I was at an interesting meeting at my local BCS branch tonight ‘Opening The Black Box: An Introduction to Quality Driven Development’ by Tim Hunter. I had heard of TDD and DDD etal. but QDD was new to me.
What we got was a hour framed by the basic premise that ‘Waterfall is good – Agile is bad’ (or progressive methods as the speaker called anything that was not waterfall). As another attendee pointed out in the Q&A, this tone in the presentation tended to cloud the more balanced points, managing to get the backs up of a good few attendees by the speaker’s seeming lack of understanding of god agile practices. He seemed to see agile as developers messing around, no documentation, testing or general engineering discipline. He argued that without waterfall, and specifically quality gates, we could not write quality systems. This is not the Agile I know.
Agile, if adopted properly is very constraining from an engineering point of view. We have detailed specification by example, open reporting practices, regular re-estimation of remaining work, test driven development, pair programming, automated builds, regular potentially shippable products with quality gates to move products between states of publication so we don’t just release everything we build. The list goes on and on; OK no team is going to use it all, but the tools are there in the tool box. A team can set where on the agility spectrum they choose to sit.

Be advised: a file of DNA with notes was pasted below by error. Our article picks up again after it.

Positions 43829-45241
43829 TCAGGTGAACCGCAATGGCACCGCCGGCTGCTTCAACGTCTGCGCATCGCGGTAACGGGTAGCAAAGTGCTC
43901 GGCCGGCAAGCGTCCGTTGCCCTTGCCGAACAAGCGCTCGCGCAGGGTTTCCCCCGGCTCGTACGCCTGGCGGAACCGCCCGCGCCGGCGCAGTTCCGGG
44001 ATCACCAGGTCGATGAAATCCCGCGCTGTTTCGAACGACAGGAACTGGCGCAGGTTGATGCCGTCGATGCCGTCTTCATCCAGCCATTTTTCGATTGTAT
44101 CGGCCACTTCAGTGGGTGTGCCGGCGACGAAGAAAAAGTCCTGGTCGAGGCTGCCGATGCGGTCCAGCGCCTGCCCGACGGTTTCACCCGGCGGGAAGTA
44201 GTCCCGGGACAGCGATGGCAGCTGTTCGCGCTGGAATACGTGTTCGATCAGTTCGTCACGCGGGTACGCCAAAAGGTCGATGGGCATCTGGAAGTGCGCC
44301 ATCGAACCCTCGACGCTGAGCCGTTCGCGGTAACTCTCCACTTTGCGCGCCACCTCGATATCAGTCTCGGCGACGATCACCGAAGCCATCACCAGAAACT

I agree with the sessions premise that quality gates are important, but not that waterfall is the only way to enforce them. You can put the whole methodology choice aside and frame the discussion in how do we get staff who take pride in their work and are empowered produce quality products via their working environment. I would argue there is more hope for this in an agile framework where the whole team buys into the ethos of software craftsmanship, as opposed to any methodology where an onerous procedure is imposed, a system must be habitable as Alistair Cockburn puts it.
I felt the session was too pessimistic over the quality of people in our industry. The speaker wanting to make rules because he perceived people were of low quality and had to be forced to do a half way decent job. OK I am a bit pessimistic, not too bad a trait for a developer or tester, but we have to hope for more, to strive for more. This is something I think the agile community does do, they are trying to write better software and become better craftsman everyday. They care.
For me the key question is how can we bring more people along with us. Especially the people who have given up and just turn up to do their IT related job and avoid as much hassle as possible. They are the ones who don’t turn up to the BSC, community conference or any user groups or even read a book or blog on the subject. What can we do for them?